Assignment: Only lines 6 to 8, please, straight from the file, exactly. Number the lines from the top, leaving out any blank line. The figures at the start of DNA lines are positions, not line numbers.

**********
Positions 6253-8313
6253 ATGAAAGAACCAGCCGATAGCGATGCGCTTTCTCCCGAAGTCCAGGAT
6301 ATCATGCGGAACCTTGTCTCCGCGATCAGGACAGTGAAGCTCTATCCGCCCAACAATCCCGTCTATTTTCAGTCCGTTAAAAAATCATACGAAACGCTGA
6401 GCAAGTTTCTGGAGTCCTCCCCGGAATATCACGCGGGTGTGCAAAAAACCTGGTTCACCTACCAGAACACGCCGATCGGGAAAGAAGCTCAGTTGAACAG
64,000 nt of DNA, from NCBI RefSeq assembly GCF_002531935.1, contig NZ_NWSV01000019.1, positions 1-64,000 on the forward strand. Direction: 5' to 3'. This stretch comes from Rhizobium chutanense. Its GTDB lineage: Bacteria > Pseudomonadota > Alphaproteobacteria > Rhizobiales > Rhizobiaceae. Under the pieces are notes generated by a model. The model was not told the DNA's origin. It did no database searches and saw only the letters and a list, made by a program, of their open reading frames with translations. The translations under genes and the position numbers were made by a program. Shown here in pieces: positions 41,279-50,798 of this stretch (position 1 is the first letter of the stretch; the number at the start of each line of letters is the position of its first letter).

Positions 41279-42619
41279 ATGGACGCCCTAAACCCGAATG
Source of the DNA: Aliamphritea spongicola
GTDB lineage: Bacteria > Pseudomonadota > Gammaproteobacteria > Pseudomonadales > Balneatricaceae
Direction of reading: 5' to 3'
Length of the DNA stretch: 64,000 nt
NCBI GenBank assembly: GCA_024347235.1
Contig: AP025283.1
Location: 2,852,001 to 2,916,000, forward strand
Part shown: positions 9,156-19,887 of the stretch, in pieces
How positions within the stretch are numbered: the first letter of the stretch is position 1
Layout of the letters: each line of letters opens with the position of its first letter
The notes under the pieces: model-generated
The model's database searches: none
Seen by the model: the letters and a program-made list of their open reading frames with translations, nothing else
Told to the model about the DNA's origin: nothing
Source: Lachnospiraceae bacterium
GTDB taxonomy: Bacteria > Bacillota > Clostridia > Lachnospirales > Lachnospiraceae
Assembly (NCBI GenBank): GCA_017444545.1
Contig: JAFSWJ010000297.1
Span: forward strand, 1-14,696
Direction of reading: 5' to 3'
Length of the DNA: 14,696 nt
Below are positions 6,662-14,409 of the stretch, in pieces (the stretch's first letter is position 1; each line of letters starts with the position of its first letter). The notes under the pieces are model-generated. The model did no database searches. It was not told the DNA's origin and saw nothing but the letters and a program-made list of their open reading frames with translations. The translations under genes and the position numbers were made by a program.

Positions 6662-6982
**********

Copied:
Positions 41279-42619
41279 ATGGACGCCCTAAACCCGAATG
Source of the DNA: Aliamphritea spongicola